With the technology in its relative infancy, the primary advantage to adopting RFID technology is to be able to support manufacturers and customers as they move to comply with the mandates Wal-Mart and other retailers are setting, Hughes says. But as the technology gains in popularity and use, he sees the benefits extending to all parts of the supply chain.
“For warehouse logisticians, having the ability for information technology to shoulder the burden of counting and tracking inventory during various stages of in-house processes – is certainly an opportunity for labor savings, efficiency savings, and an inventory savings,” he adds.
RFID meets meat
While a pallet of T-shirt boxes has a high possibility of passing down a conveyor with 100-percent readability of its RFID tags, water-based products like meat and poultry can cause a few extra complications, says Jack Cox, CapTech’s chief RFID engineer. “Water absorbs RF energy, so as the reader is emitting the energy to power the tag and also the signal, the water that’s around the tag absorbs so much of it that the tag can’t get enough power to energize and to send a signal back. And even if it did manage to get enough power to send a signal back, the water is fighting against that even weaker return signal.”
There are ways to work around those problems, including putting larger antennas on tags and designing tags that use the water as part of the antenna. However, those solutions still require careful placement of the RFID tag. In addition, the tag has to be able to withstand wet and cold environments without falling off.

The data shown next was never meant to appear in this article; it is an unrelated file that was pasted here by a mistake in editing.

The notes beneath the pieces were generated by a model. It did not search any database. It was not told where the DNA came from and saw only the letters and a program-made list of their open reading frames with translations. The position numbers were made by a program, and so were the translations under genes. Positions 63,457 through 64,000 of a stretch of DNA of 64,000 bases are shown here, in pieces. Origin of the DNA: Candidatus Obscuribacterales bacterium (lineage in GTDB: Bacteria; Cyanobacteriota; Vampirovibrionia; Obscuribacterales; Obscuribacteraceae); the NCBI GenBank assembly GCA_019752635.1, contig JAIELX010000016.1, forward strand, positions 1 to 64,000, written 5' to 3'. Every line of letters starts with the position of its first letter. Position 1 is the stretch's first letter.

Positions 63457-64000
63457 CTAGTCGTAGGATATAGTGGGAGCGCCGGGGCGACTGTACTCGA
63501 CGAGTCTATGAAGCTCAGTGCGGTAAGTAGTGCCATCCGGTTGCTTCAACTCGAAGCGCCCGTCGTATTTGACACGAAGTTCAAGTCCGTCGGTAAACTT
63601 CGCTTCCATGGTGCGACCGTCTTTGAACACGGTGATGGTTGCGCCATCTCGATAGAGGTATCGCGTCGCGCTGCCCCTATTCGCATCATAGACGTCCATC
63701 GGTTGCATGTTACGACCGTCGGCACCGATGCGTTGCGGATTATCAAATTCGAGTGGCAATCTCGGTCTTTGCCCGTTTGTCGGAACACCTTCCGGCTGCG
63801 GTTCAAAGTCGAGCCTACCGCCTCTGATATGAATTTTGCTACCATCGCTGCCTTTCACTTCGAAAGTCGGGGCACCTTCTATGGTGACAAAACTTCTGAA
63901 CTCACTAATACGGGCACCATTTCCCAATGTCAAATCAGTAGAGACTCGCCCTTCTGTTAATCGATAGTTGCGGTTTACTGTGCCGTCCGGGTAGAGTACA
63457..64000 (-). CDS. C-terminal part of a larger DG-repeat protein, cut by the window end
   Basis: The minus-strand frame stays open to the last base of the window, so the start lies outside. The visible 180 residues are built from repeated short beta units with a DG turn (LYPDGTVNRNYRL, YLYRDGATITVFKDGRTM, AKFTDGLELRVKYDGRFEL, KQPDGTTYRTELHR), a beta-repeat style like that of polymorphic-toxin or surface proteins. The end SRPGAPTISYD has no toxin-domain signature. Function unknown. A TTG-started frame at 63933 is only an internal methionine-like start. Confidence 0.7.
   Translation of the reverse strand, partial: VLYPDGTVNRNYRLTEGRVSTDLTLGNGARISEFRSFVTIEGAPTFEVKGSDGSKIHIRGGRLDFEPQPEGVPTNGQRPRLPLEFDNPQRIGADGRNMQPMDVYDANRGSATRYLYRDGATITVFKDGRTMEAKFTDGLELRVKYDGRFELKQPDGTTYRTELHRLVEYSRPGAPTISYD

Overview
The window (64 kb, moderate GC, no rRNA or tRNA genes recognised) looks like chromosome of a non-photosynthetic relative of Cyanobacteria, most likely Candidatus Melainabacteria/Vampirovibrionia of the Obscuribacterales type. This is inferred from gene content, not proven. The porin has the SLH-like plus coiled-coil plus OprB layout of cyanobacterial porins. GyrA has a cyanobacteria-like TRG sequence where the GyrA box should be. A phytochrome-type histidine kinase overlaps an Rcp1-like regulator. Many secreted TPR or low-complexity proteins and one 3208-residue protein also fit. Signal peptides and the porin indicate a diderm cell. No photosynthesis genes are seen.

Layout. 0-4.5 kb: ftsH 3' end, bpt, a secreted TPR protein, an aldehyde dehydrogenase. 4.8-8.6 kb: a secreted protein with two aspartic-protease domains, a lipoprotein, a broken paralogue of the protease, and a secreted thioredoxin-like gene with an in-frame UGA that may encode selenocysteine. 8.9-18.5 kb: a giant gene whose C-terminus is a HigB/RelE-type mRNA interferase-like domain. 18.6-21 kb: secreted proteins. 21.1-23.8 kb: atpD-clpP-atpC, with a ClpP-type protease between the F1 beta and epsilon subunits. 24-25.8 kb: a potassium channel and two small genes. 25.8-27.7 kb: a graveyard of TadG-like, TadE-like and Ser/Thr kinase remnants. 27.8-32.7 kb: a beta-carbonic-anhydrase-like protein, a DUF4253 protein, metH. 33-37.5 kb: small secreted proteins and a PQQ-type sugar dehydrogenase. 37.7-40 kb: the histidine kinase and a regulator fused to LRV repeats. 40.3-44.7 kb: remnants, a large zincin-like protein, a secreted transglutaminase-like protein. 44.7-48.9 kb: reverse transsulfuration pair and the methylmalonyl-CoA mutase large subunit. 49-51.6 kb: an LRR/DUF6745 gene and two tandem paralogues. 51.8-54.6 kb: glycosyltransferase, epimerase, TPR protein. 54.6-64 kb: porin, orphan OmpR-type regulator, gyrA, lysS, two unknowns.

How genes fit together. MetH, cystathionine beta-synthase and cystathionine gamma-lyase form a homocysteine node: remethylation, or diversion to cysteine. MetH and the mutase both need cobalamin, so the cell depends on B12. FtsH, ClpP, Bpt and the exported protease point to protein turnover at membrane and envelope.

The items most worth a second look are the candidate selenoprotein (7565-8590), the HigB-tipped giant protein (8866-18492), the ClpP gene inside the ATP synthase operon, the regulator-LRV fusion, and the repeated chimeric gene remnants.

Part of RCS’ testing is to determine proper packaging, as well as proper tag placement. “If you were to apply an RFID tag to a turkey, there’s a pretty good chance that when it goes by the antennas, they just won’t see the tag,” Hughes says. “Now, let’s put that same turkey inside of a box, and inside the box there’s air space between the box and the actual turkey. The RFID tag on the outside of that box has a much better opportunity to be read.”
One of the challenges is to correctly place tags for all of a manufacturer’s products, and it may not be on the same location for every box. A box containing a whole turkey, for example, will need to be tagged differently than a box containing turkey legs.
“We’re going to work with different tags on different places on the box to determine what is the best tag for that product box,” Hughes says, “and where is the most suitable location on that box to give you the most read success.”
Reading multiple tags on a pallet of frozen meat may also cause problems. When a pallet of T-shirts is scanned, a reader can not only scan the tag on the pallet but also each individual box of shirts in that pallet. The water found in frozen meat, however would make that impossible, unless the pallet is arranged in a specific manner. Cox advises that the tags on the boxes be placed facing outward on the pallet, so the signal from the RFID readers can get to the tag without being absorbed by all the water.
Another option, one that Wal-Mart has chosen to take, is to do the scanning process in two stages. “Wal-Mart is saying ‘We don’t need one-hundred percent read rate of items on the pallet, just the pallet tag,’” Cox says. “Then when they take items off the pallet, they want one hundred percent read rate on each individual case.”
Cargill’s Moldenhauer says that incorporating RFID technology into an operation requires tenacity and a strong commitment. “It needs to be a routine, it needs to become a habit that every box, every pallet, every steer, every hog that goes through the system has the technology,” she adds. “Then it becomes such an integral part of the business that it is a priority if it should not work.” NP